THE FIRST THREE STUDENTS TO APPLY TO UNIVERSITY OF DUNDEE FOR FALL 2020 WILL RECEIVE A $1,500 FELLOWSHIP. MORE INFORMATION ABOUT THE FELLOWSHIP CAN BE FOUND HERE 

The University of Dundee doesn’t just create your average scientist, they create the full package. They give you the opportunity to work side by side leading research scientists and work with state of the art equipment ~ WENDY MACMILLAN, BIOLOGICAL SCIENCES – BIOLOGICAL CHEMISTRY & DRUG DISCOVERY

Join Northeastern’s newest program in the Life Sciences, based at the University of Dundee -- No. 1 in the UK for research impact. Join fellow NU Biology, Cell and Molecular Biology, Behavioral Neuroscience, and Biochemistry students as you take expanded course offerings in bioinformatics, cell culture, and techniques in biomedicine. Fulfill BIOL3411, BIOL3415, BIOL3409, BIOL5541, BIOT5631, BIOL4707, BIOL3413, BIOL4991, BINF6308, BIOL3609, BIOL5583, BINF6309, or other life sciences and humanities courses. This is a unique opportunity to engage in hands-on research at one of the world's emerging centers for biomedical research.

For those studying abroad in the Spring Semester, there is an option to apply for a competitive summer research internship during May-June in Dundee’s labs that includes a living stipend.

See the Advising Guide for Biology, CMB, and Biochemistry Majors
See the Advising Guide for Behavioral Neuroscience Majors
Overview of Practical Project Opportunities - Next Generation Science at the University of Dundee
BNS-Dundee curriculum mapping_9_19

***Please note that Practical Project B will show up as BIOL4991 but an alternative credit can be awarded if students have already completed BIOL4991.***

 Interested? Please E-mail GEO Advisor, Jeff Sullivan (je.sullivan@northeastern.edu) to discuss the details.

Application Procedure

  • Application Open: January 1, 2020
  • Deadline: March 31, 2020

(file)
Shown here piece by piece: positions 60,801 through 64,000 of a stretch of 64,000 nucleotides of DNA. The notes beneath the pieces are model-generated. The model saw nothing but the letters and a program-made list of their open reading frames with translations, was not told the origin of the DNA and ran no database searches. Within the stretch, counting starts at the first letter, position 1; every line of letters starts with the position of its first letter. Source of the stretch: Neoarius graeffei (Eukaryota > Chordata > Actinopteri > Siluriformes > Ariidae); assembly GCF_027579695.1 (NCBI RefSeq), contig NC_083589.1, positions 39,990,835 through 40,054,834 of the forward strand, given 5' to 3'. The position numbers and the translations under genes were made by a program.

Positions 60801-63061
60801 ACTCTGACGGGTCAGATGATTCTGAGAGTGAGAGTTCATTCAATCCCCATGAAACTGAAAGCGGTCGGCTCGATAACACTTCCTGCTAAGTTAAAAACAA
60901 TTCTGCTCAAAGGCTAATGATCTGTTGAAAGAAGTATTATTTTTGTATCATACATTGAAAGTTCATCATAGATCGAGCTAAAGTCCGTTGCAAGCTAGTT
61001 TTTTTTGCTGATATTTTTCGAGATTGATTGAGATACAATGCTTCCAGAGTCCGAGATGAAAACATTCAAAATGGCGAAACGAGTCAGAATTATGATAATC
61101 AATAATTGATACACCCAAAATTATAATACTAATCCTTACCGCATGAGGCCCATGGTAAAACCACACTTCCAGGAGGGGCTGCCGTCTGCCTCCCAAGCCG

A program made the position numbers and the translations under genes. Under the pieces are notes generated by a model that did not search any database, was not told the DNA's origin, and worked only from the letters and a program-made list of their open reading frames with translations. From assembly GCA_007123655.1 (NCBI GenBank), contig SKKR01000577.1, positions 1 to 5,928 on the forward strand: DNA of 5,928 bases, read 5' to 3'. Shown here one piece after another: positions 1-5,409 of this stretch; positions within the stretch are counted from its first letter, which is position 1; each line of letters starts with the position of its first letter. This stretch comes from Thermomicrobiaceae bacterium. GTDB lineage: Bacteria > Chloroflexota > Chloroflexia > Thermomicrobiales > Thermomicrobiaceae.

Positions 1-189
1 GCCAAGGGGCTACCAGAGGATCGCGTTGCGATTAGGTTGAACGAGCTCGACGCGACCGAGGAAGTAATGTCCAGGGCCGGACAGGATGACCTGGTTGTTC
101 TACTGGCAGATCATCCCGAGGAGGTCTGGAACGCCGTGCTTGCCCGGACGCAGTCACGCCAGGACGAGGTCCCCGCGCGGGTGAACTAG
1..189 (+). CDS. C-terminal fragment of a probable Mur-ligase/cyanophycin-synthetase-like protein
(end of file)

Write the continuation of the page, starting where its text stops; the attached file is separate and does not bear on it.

Submit to GEO
  • GEO Application: All applicants must complete the GEO application. This is the first step for applying to any program.
  • Passport Photo ID: a copy of ID page of government issued passport.
Submit to Host University
  • Host Application: In addition to the GEO application, all applicants must complete the host institution or program’s application.
  • Official Transcript
  • Personal Statement
  • Letter(s) of recommendation
  • Passport Photo ID: a copy of ID page of government issued passport.
  • Photo(s) (passport sized [1x2])
Update My Travel Plans on myNortheastern
Once you have been accepted into your program, you are required to create an entry in My Travel Plans for the trip. Please be sure to enter the following pieces of information:
  • Personal and Emergency Contact Info
  • HealthTravel Info: Dates, flight and accommodation details, etc.
  • Passport Details: Passport number, Expiration date, Passport Country of issue, etc.

Please refer to this step-by-step user’s guide for directions on how to navigate the My Travel Plans system.

Should you fail to complete this step as directed, you may be prevented from traveling, may not receive credit for courses, and/or may be excluded from participating in other Northeastern global programs.

Eligibility Requirements

Study abroad spaces will be filled on a first come first serve basis by qualified students that meet eligibility requirements. The program may fill before the application deadline and will be closed as soon as all spaces are filled.

Minimum Requirements
  • Minimum Cumulative GPA: 2.7
  • Minimum Semesters: Minimum of 3 completed Northeastern semesters at the time of program start date. NUin students are eligible to apply during their first semester on the Boston campus. Transfer and Global Pathways students contact GEO program coordinator for eligibility.
Restrictions